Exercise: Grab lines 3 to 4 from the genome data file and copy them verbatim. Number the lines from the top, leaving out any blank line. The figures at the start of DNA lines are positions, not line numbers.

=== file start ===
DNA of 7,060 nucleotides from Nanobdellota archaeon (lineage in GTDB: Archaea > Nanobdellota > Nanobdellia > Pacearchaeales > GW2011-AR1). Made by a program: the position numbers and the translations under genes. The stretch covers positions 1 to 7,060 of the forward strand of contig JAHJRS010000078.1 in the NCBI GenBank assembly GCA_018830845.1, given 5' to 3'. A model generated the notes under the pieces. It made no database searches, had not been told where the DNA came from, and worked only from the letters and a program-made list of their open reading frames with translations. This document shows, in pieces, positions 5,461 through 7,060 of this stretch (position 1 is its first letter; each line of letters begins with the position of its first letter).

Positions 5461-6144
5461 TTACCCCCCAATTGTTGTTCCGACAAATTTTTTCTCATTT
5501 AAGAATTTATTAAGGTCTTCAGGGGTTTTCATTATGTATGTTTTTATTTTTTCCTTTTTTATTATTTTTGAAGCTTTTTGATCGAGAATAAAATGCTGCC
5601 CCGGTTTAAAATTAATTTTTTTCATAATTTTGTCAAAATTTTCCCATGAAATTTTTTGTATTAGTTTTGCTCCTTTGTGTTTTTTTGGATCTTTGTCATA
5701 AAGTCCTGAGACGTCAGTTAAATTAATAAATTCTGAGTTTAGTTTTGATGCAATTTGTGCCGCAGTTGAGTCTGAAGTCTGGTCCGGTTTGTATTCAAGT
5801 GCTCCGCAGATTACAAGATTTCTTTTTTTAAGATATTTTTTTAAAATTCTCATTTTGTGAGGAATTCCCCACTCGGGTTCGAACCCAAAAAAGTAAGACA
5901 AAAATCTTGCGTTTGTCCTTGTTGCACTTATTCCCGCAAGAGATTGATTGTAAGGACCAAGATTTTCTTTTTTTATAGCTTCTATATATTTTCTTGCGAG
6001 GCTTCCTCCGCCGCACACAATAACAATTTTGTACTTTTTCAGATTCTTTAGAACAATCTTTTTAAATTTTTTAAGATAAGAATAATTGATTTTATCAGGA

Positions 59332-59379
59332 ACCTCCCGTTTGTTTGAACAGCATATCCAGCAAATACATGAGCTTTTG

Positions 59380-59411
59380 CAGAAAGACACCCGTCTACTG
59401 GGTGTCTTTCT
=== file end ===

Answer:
5461 TTACCCCCCAATTGTTGTTCCGACAAATTTTTTCTCATTT
5501 AAGAATTTATTAAGGTCTTCAGGGGTTTTCATTATGTATGTTTTTATTTTTTCCTTTTTTATTATTTTTGAAGCTTTTTGATCGAGAATAAAATGCTGCC